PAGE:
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Designing for scale and resilience in the cloud 101



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Designing for scale and resilience in the cloud 101

  1. 1. Scale and resilience in the cloud 101
  2. 2.
  3. 3. The developer’s Azure Partner
  4. 4. Primary constraints
  5. 5. Scaling out doesn’t work how you think Myth Reality
  6. 6. Primary constraints Auto Scaling in response to volume of web requests is slow and not very exact because you have to measure averages over a time period You can, of course, scale manually. Databases and other back-end services quickly become bottlenecks and some are difficult and/or expensive to scale SQL and CosmosDB now both have auto/elastic scale options but the base cost of those can be higher. It is not just a matter of “turning it on” as you may end up paying more.
  7. 7. Queues distributed systems / micro services / buzzword
  8. 8. Traditional “heavy” writes Do something Call service / calculate Write to db
  9. 9. Queues for “heavy” writes (distributed systems / micro services / buzzword) Do something Call service / calculate Read from queue Post to queue Write to db Azure queues are incredibly scalable, robust and cheap Azure functions or Web Jobs can scale very fast based on the length of the queue Simple reads
  10. 10. Database / IO
  11. 11. Use more than one “database” (multi-modal persistence model) Main databases Storage based Blob storage Table storage
  12. 12. Examples Car history checking system
  13. 13. Multi-modal persistence Web (single core) CosmosDB 6 million cars with case history Table Storage ~550 million mileage records for >50 million cars. Several hundred £ per month A few £ per month
  14. 14. Queues Web (single core) Upload 1000+ orders Write each line to Table Storage Write a message to a queue for each row Auto scale starts more servers in seconds – and shuts them down when the queue is empty
  15. 15. To infinity and beyond…
  16. 16.
  17. 17. What Questions do you have?

Editor's Notes

  • You hear an awful lot about the “right” way to develop stuff in the cloud, usually peppered with things like “Netflix does x” or “Amazon does Y”.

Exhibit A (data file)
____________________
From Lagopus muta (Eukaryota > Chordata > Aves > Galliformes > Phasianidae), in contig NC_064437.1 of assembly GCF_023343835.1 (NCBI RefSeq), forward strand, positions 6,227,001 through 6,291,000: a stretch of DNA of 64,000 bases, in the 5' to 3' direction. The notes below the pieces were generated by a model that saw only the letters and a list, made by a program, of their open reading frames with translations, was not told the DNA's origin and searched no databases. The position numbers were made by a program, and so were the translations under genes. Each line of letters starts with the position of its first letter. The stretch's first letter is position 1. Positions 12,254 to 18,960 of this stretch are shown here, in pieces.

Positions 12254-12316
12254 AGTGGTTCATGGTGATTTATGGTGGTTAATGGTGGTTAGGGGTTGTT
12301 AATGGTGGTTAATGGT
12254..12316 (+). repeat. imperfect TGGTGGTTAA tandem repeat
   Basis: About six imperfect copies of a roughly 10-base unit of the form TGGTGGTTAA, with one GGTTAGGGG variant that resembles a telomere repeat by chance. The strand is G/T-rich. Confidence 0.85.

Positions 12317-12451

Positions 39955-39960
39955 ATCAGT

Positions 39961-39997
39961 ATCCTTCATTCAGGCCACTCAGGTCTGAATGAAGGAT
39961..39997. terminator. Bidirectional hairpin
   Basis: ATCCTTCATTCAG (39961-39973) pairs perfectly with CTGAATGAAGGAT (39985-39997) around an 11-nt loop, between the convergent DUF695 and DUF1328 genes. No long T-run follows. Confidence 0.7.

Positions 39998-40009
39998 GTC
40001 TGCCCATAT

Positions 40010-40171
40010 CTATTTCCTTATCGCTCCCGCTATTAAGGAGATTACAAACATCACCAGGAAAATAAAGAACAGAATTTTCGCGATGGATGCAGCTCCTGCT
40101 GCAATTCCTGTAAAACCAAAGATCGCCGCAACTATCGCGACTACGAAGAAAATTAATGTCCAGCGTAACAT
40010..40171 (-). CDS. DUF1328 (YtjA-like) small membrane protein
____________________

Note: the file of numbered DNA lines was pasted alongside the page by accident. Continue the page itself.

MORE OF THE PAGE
There is a lot of good information out there – but you need to take a lot of it with a pinch of salt. Very few of us are developing anything at the same scale as Netflix.
    Today, I am going to talk about two very simple things that are really your “101” for scale and resilience in the cloud. It’s a starting point that you can implement very easily on any cloud platform without making big changes to your existing code. These two things are, imo, the biggest, immediate difference in *mindset* compared to the on-premise mindset. I look at a lot of software that is already in the cloud – but most of it still has an “on-premise” mindset, so don’t dismiss what I have to say just because you are already cloud based.

    Of course there is a ton more you *can* do – just remember to assess what you actually *need* before building Netflix scale architecture to support a blog site. The things I am talking about today you should almost always do – even for very simple apps. If you are planning for millions of users then you are in the wrong talk. Please tune out for the next 14 minutes or so.
  • In my business, we have been building software on Azure since 2011. Some of it large scale, some of it fairly small. We have had the chance to try out many of the technologies as Azure has introduced them and lived through Azure finding it’s feet.

    For several years we have also been an Azure Gold Partner and reseller, helping developers in other companies make the most of Azure.
    That means my colleagues and I get to go into companies, much like yours, to look at how they use Azure and give advice on how to reduce costs, increase scale or improve security.

    What I am talking about today are the two core lessons about designing for scale in the cloud that I have learnt over the last decade. I have various other talks coming up that go into much more detail about specific topics.